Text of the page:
Saturday, the Senate once again ignored the voice of the majority of Americans by voting to continue debate on BHO's push for socialized medicine. While the debate rages on, we are hearing "recommendations" from the U.S. Preventative Services Task Force (USPSTF) that changes the guidelines for mammography from annually after age 40 to bi-annually after age 50.
Early detection for cancer of any form is the key to survival, especially breast cancer. Common sense dictates that the earlier it's caught, the more likely a woman is to survive. And breast cancer doesn't discriminate based on age. While rare in women in their 20's, it isn't unheard of. Family history plays a crucial role in determining the risk women face of having to battle breast cancer.
Dr. Bernadine Healy (photo), the first woman to head of the National Institute of Health (NIH) came out strongly against the recommendations though she no longer chairs the NIH.
"I'm saying very powerfully ignore them," Dr. Healy told Chris Wallace in an interview on "Fox News Sunday."
"This will increase the number of women dying of breast cancer. Women in their 40s have a very aggressive kind of breast cancer. They tend to progress fast. And to not screen women in that age group is astounding to me, and it goes against the bulk of individuals who are actually caring for patients. You may save some money, Chris, but you're not going to save lives," she said.
Dr. Healy said that the other "recommendations" concerning annual pap smears for women aren't of as much importance due to the fact that cervical cancer is often slow-growing and that the HPV virus, which causes cervical cancer, often goes away on its own. Recently, the recommendations for annual pap smears were modified to start doing them at age 21 instead of the former guideline of when a girl became sexually active.
Sen. Marsha Blackburn (R-TN) has warned that the upcoming legislation to impose socialized medicine on the American people contains a provision that gives the USPSTF rationing power under the public option.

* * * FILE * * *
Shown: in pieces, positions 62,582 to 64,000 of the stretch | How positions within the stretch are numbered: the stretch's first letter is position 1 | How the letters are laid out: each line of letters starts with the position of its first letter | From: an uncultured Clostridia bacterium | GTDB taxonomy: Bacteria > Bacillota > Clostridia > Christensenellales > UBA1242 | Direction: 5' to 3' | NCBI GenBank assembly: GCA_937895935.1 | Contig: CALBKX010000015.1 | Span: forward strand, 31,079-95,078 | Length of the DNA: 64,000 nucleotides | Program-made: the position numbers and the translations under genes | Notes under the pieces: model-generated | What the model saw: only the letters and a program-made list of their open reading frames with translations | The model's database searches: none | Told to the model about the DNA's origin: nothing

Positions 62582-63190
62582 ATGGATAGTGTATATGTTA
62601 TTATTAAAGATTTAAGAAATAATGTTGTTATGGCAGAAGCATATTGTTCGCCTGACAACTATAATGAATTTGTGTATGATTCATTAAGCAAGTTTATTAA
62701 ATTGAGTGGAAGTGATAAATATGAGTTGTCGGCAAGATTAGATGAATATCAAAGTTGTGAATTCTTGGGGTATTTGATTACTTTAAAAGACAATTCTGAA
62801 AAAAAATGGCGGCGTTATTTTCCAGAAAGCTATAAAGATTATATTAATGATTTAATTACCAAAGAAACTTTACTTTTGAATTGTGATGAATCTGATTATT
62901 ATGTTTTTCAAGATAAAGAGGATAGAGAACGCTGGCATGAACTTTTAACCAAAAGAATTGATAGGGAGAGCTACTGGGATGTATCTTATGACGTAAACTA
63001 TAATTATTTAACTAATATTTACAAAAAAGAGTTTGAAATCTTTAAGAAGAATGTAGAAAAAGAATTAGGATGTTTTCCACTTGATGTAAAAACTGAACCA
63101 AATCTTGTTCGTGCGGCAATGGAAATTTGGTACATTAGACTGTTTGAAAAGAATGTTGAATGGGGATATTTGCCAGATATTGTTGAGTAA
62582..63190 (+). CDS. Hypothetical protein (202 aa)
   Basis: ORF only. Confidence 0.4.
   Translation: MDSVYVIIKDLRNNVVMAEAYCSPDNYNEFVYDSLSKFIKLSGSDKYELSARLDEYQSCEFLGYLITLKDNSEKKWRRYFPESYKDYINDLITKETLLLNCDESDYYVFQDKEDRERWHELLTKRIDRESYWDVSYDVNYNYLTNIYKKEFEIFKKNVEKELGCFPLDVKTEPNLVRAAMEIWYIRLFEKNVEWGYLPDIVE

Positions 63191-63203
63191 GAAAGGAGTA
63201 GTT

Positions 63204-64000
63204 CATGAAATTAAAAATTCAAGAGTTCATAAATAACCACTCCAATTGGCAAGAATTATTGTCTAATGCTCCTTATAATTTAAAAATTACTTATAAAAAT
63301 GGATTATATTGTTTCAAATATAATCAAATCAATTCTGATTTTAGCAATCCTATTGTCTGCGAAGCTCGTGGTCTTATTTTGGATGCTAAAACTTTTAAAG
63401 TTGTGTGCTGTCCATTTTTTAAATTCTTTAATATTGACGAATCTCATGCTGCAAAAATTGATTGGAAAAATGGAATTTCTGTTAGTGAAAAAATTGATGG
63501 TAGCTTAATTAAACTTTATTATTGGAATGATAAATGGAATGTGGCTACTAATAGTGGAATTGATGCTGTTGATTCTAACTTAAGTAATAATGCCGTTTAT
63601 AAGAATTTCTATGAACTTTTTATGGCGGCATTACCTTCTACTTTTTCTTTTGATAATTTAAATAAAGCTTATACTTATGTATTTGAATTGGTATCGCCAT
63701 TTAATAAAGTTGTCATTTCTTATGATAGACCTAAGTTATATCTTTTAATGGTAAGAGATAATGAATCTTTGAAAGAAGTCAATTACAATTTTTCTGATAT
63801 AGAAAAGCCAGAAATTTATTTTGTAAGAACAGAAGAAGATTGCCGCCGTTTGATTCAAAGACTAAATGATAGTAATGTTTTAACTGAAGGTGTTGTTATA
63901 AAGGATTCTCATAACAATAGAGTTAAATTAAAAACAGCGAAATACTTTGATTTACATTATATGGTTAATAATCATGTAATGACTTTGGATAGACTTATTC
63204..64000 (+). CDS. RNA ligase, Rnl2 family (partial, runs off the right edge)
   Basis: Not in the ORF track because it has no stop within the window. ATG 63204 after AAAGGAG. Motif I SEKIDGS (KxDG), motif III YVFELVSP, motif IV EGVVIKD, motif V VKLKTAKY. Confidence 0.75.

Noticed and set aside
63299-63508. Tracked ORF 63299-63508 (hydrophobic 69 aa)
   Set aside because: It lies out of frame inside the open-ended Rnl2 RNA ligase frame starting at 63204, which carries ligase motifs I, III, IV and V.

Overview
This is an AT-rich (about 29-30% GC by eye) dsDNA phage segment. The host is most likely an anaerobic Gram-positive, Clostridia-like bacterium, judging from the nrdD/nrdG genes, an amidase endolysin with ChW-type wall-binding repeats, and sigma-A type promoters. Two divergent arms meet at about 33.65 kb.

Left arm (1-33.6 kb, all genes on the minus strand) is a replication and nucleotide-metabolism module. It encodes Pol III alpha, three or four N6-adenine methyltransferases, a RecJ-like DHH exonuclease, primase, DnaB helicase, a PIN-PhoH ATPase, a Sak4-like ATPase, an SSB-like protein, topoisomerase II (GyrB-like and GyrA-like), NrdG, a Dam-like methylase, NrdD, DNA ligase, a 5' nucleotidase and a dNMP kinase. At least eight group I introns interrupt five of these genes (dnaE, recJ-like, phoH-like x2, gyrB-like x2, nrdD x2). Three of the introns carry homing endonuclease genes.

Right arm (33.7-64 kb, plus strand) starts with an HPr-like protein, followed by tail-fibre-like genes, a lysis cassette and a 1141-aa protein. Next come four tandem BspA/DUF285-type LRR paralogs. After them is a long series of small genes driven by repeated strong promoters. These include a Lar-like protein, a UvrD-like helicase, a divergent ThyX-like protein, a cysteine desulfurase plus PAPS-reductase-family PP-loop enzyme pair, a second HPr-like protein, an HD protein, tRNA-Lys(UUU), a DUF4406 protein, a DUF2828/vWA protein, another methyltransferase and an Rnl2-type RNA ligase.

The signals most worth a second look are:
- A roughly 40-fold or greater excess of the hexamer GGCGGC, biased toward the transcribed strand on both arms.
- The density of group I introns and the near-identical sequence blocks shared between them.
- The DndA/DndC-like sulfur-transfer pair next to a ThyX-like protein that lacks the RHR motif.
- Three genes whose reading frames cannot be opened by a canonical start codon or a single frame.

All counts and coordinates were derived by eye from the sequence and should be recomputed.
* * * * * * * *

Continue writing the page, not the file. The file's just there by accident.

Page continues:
"In section 3131 of that bill, it changes the Preventive Services Task Force to the Clinical Preventive Services Task Force. Then, you go back and you see that that task force on preventive clinical services is tasked with rating A, B, C, D, or I all preventive services. ... And that indicates what would be paid or covered. And this is where the actual link comes, and I'll read it for you. In section 2301, it says, 'All recommendations of the Preventive Services Task Force' -- that's the group that did the mammograms -- 'and the Task Force on Community Preventive Services, as in existence on the day before the date of the enactment of this act, shall be considered to be recommendations of the Task Force on Clinical Preventive Services.'" Rep. Debbie Wasserman Schultz (D-FL), a breast cancer survivor, disagreed in an interview on "This Week with George Stephanopolus." She claims that the idea of changing screening guidelines is being blown out of proportion. If anyone should know the importance of early detection, it should be her. But I guess the whole 'D' thing after her name has clouded her judgment.
"We have to make sure that we're not forgetting about the people. And that's what the task force forgot about this week, is that we're not thinking about big, amorphous blobs of -- of people. Making -- these recommendations say that we can trade one life to save the angst and anxiety in a -- a larger group of women, and that's totally inappropriate, but that's also why major experts, medical experts, the cancer society, the colon foundation all came out against this, and that won't be controlling in the final legislation."
If anyone has forgotten about people, Ms. Schultz, it is you and your fellow lefties in Congress. Time and again you have ignored the will of the majority of Americans who do NOT want the government involved in their health issues. But yet you feel that you know what's best, eh? You represent the problem with government interference.
I tend to side with Dr. Healy due to the fact that it makes perfect sense to have screenings as early as possible to detect cancer in its infant form. THAT will save lives. What Obamacare will do is take them.
Hey government wonks!!! Keep your hands off my casabas!!!
Note: For another great post on Debbie Wasserman Schultz and her agenda, check out The Right Guy.